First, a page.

Some statics claim that by the end of college (or age 22) as many as 20% of all women have been at least convinced to participate in a sex act she would otherwise have avoided. Ask any woman who’s been in that situation, and she will tell you how it made her feel. Dirty. Shameful. Used. Broken. Brokenhearted.

Sometimes it’s difficult as believers to understand how our sin breaks the heart of God. In following Paul’s logic in this passage, it should be abundantly clear; to engage in immoral sexual activity is to force Jesus to engage in sexual activity against His will. Our selfish momentary pleasure is equal to the rape of Christ.

Looking at it from that point of view, how do you think our sin breaks the heart of God? How would your heart break knowing that a loved one had been raped, abused, molested? How did you feel if it’s happened to you? What steps do you take to protect yourself from being in a situation in which those things could happen? How do you teach and train the young boys and girls in your life to avoid those situations? Shouldn’t we do the same for Christ?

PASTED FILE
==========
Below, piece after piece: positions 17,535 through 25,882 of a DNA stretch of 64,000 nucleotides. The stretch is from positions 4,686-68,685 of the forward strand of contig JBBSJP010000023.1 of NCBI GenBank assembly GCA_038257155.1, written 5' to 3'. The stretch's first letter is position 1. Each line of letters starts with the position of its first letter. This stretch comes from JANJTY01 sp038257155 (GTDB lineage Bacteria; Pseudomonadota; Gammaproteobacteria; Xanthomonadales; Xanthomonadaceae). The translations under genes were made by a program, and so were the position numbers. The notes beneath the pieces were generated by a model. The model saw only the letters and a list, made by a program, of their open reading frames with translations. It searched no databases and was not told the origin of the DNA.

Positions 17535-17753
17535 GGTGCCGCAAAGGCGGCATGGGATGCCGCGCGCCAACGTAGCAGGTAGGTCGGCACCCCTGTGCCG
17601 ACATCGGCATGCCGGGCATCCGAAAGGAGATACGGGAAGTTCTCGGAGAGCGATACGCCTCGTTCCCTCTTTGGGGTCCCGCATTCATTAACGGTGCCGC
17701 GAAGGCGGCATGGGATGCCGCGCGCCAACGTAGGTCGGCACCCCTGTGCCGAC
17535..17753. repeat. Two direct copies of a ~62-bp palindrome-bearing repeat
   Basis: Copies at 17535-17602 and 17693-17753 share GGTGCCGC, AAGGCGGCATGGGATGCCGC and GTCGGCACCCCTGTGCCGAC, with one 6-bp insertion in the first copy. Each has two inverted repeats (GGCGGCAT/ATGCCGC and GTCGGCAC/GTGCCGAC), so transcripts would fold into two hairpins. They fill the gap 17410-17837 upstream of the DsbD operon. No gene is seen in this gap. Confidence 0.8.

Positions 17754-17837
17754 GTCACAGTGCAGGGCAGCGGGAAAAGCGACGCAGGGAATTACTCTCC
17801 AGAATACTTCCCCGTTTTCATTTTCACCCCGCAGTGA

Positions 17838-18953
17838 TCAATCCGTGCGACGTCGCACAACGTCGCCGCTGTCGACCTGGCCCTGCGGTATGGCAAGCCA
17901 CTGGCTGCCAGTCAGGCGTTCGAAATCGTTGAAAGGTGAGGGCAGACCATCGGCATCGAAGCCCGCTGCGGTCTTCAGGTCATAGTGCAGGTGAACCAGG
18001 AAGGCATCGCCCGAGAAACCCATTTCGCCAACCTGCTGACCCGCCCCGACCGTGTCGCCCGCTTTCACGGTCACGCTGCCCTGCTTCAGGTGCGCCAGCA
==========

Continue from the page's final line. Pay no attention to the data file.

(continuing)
If we are one in Spirit with Him, shouldn’t we live our lives in such a way that we do everything within our power to keep Him from being involved in activities He desperately wants to avoid?

Is Your Greatest Liability God’s Greatest Asset?


On behalf of this man I will boast, but on my own behalf I will not boast, except of my weaknesses. Though if I should wish to boast, I would not be a fool, for I would be speaking the truth. But I refrain from it, so that no one may think more of me than he sees in me or hears from me. So to keep me from becoming conceited because of the surpassing greatness of the revelations, a thorn was given me in the flesh, a messenger of Satan to harass me, to keep me from becoming conceited. Three times I pleaded with the Lord about this, that it should leave me. But he said to me, “My grace is sufficient for you, for my power is made perfect in weakness.” Therefore I will boast all the more gladly of my weaknesses, so that the power of Christ may rest upon me. For the sake of Christ, then, I am content with weaknesses, insults, hardships, persecutions, and calamities. For when I am weak, then I am strong. 2 Corinthians 12:5-10